How to Keep Fear from Taking Your Leadership Hostage

Mikey Robinson is a resident blogger at ThinkAlpha, the official blog of The Alpha Course. You can also follow The Alpha Course on Twitter. If you want to guest post on this blog, check out the guidelines here.

As a leader, you can’t avoid taking risks. Some decisions pan out; some don’t. When they don’t, you may form an illogical fear of making the same mistake again. When that happens, you get stuck in your leadership.

Man Leaping Courageously Over a Gap Between Two Rocks - Photo courtesy of ©, Image #10996669

Photo courtesy of ©

My best friend is a sales executive in a high tech firm. When the CEO promoted him, he staked his job on my friend’s success (but didn’t tell him). If my friend hadn’t single-handedly saved the company, the CEO would have lost his job.

How do we make these kind of high stakes decisions that pay off?

Fear usually plays a part in the decisions we make. Probably the biggest fear that you will have to face when making a decision is that of failure. Obviously, the bigger the decision, the greater the downside if it doesn’t pan out.

Here are three strategies for overcoming fear with regard to decisions:

  1. Face your fears. Tim Ferris talks about how he faces fear in his TED presentation. The first question he asks is, “What’s the worst that can happen?” Be specific, and as detailed as possible. In doing this, you’ll know exactly what you’re up against.

    Tim also says that fear is your friend. Sometimes it shows you what not to do, but often it shows you exactly what to do. Fear loses its power when you confront it.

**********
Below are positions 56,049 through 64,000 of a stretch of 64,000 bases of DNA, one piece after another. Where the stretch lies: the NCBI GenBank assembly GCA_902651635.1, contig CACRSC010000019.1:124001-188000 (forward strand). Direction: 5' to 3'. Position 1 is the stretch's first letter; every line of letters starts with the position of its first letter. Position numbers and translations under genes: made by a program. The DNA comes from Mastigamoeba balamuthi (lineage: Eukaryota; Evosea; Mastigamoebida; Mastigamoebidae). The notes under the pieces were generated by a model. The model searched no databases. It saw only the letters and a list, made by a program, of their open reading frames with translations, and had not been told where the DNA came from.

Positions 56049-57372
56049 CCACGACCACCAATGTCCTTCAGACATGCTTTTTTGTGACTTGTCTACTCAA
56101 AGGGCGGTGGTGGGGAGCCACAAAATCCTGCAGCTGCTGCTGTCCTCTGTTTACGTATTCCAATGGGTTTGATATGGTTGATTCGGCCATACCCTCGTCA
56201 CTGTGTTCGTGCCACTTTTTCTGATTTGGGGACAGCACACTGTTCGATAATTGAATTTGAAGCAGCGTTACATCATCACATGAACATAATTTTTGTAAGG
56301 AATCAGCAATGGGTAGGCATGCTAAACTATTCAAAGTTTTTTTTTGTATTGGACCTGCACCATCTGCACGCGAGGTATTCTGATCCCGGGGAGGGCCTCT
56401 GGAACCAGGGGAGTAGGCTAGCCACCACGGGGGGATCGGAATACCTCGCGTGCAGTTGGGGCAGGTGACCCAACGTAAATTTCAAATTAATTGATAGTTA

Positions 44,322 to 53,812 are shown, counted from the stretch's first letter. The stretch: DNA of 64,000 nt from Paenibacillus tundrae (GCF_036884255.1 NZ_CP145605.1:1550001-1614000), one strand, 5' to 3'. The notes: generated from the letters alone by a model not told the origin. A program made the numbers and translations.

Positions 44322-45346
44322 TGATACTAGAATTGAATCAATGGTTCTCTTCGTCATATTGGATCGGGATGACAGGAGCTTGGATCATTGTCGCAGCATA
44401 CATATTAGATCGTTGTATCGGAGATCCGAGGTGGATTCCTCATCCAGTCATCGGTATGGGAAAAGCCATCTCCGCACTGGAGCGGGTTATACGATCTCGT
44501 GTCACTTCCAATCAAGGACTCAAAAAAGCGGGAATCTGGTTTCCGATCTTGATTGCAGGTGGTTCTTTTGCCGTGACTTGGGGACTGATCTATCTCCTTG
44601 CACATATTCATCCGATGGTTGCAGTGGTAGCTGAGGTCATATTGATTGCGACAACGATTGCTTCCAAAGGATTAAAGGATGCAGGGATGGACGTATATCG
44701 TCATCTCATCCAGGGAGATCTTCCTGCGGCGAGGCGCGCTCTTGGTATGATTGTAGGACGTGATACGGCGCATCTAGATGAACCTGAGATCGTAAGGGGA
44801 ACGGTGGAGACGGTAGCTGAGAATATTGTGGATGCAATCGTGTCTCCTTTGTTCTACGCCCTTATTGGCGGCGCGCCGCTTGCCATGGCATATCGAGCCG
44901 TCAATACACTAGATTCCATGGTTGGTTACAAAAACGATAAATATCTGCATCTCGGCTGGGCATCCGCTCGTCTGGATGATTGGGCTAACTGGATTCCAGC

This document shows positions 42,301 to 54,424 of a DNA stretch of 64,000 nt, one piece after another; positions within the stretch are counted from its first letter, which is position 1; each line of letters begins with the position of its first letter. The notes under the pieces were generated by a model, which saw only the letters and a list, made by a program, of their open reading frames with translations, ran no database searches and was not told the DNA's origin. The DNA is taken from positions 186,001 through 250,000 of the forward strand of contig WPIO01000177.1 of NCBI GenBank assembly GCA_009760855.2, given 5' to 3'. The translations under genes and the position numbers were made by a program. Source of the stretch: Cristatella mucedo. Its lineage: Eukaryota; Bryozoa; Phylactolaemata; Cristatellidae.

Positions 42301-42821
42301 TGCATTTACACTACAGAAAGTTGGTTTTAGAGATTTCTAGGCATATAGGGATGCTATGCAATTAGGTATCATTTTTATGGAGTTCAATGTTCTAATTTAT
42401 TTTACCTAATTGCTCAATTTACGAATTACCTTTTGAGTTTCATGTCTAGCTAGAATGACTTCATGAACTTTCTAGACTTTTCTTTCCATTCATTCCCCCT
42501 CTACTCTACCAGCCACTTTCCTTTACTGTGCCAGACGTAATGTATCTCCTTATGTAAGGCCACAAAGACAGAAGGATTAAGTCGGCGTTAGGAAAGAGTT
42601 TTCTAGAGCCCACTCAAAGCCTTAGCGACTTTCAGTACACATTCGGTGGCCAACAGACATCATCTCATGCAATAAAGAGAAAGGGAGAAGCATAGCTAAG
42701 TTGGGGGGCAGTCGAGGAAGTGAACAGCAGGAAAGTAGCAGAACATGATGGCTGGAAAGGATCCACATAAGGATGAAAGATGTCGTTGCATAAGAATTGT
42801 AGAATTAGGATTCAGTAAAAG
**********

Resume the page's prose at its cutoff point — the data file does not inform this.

2. See the value in failure. Children learn to walk as they grow up by trial and error. They usually experience many tears, bruises, and cuts before a they learn to walk. Why? Because it’s a process of learning how to do it best.

    The same is true of decisions. The Bible says that “perfect love drives out fear, because fear has to do with punishment” (1 John 4:18). Fear of failure is wrongly associated with punishment.

    Inventor Roger Von Oech says the benefits from failures are twofold: first, if you do fail, you learn what doesn’t work; and second, the failure gives you the opportunity to try a new approach.

  3. Beware of “once bitten, twice shy.” In relationships, when we have been wounded by someone in the past, it will affect the way we react when we find ourselves in the same situation again.

    Sometimes, overcoming our fear isn’t about trying a different approach to failure, it’s about looking at the root of where the fear took hold, and dealing with it. Usually when we’ve been hurt by someone, (including ourselves), it requires forgiveness as the first step.

    Without this necessary first step, you are likely to repeat the failure, because now you have even less confidence you will succeed. Instead, you have to realize that you are now likely wiser and actually more likely to succeed on the second go-round.

Perfect love drives out all fear. What is perfect love? It’s being able to completely trust. That only happens when you are confident that nothing happens by accident—that even failures are part of God’s ultimate plan to help you accomplish His will for your life.

Question: How has failure helped you succeed? You can leave a comment by clicking here.

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